Friday, February 15   Sign in or Register
Evangelical Focus
  • Twitter
  • Facebook
  • Google +
  • Instagram
  • Soundcloud

Newsletter, sign up to receive all our News by email.

Bible literacy
How often do you read the Bible?




EEA celebrated 25 years of engaging European Union

The celebrations in Brussels included a roundtable on integration of Muslims in Europe and finished with a thanksgiving service at the Chapel of Europe.

President of the EEA Frank Hinkelmann, Socio-political representative Julia Doxat-Purser, Secretary General Thomas Bucher, speakers Christine Schirrmacher and Peter Adams, Brussels officer Arie de Pater, at 25 years celebration. / EEA

This month, the European Evangelical Alliance (EEA) celebrates the 25th anniversary of its Brussels office.

The mission of the EEA is to represent Europe’s 23 million Evangelicals from 33 countries to the European Union.

The celebrations in Brussels on 16th January started with a roundtable on integration of Muslims in Europe.



Main speakers were Christine Schirrmacher (Islamic Studies at the University of Bonn/Germany and the Evangelical Theological Faculty Leuven/Belgium) and Peter Adams (St Marys Centre for Peace and Reconciliation Luton, UK).

In a first session, Professor Schirrmacher emphasised that we cannot understand Islam in Europe without the context of Islam in Saudi Arabia and in the Middle East.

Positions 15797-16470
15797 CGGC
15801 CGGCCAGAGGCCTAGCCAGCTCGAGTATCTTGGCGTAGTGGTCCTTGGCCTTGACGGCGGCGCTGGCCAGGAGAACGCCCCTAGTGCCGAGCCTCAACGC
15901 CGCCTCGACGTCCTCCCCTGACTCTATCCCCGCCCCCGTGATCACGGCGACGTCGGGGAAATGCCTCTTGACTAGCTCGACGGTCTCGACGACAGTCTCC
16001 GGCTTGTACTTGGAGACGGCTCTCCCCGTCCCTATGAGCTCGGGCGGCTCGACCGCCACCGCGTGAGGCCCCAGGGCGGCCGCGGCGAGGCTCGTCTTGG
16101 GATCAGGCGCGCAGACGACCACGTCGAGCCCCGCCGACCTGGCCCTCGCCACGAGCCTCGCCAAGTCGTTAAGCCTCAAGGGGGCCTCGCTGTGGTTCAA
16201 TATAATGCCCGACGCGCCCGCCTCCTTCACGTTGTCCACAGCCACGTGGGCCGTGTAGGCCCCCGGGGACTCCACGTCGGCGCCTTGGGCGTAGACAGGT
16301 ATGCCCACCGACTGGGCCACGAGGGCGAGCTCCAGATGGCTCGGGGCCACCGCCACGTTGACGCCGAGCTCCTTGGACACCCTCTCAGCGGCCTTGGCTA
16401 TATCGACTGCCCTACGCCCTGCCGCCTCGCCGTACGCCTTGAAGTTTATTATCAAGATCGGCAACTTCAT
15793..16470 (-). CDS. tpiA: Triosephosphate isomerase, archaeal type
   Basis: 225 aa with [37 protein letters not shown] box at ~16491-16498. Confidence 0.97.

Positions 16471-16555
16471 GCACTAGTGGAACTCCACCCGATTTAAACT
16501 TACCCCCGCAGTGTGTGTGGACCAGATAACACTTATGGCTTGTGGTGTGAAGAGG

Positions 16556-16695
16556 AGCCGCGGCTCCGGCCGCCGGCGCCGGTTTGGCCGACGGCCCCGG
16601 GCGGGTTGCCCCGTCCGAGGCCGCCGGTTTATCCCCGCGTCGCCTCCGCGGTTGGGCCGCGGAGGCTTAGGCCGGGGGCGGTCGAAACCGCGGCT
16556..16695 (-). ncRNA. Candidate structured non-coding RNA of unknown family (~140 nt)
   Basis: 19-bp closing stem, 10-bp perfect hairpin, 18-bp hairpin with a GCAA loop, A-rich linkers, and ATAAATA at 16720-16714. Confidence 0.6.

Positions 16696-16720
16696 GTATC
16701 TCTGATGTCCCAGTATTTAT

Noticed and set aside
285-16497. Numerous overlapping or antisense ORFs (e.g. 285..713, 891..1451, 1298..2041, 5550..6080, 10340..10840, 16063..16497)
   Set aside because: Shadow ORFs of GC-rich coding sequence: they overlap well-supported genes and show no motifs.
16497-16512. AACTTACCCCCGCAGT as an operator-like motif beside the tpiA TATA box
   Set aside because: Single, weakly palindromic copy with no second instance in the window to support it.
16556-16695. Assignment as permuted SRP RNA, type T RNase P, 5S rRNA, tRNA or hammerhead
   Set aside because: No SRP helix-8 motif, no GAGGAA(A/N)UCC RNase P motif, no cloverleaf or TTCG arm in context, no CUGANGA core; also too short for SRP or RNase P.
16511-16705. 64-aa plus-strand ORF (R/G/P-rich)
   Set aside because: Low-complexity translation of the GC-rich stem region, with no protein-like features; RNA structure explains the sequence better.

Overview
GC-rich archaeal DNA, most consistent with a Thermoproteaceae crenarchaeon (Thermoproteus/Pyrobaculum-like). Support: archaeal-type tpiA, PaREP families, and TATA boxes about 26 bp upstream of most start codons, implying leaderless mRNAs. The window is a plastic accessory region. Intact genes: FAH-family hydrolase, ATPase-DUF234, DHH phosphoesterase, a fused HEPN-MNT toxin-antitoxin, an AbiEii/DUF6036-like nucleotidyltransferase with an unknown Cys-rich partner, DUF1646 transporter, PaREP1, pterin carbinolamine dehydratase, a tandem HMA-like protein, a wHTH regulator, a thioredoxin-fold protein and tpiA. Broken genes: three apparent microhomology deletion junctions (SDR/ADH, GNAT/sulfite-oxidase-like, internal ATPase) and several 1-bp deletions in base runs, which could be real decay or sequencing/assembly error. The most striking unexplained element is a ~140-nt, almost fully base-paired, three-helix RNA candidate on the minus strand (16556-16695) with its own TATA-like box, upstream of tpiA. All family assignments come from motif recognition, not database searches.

“Christians can play an important role as a kind of mediators between Muslims and politicians”, she said. Christians and committed Muslims share the desire to live according to ethical values derived from their faiths, and know what it is to be “in the world but not of it”. Secular Europe struggles more and more to understand this. Christians can also share their ethical values with Muslims and learn from them about what their faith means to them, as both live in a secular context in Europe, not in a religious one.


Participants at the rountable on Islam. / EEA

In the second session, Peter Adams shared from his experience in Luton, UK, working with the Muslim community and groups like the English Defence League and Britain First. Over the years, Adams has developed strong working relationships with Muslims in Luton. Together, they have been working for the common good. He illustrated his work with several examples. Adams reminded the audience of the command to ‘love your neighbour as yourself.’ “Of course you can ask why the Muslims do not integrate”, he said. He challenged us to turn that question around and ask: “Why haven’t I invited them in?” Our welcome allows a reprocessing of difficulties, of rejection of past generations. A good welcome enables a sense of belonging. A young mum, verbally abused and intimidated by the far right responded very warmly to Christians reaching out to her following that abuse, and later joined a group of Muslims expressing deep sadness to churches after an Islamic extremist terror attack.

The roundtable closed with a lively discussion between the two speakers themselves and with the representatives from several national evangelical alliances attending




The celebrations then continued with a service of thanksgiving for the past 25 years at the Chapel of Europe. Round table guests were joined by Brussels related friends of the EEA, both present and past. The evening concluded with a joyful reception.



Good relations with people working in the European Institutions and with like-minded organisations have been very important in the past 25 years. The EEA will continue to maintain and build these friendly and constructive relations.

The EEA will continue its work in defending and promoting freedom of thought, conscience, and religion. This important human right is closely linked with freedom of expression. We will continue to advocate for a civil public square with a place for a wide variety of voices, including the Evangelical one.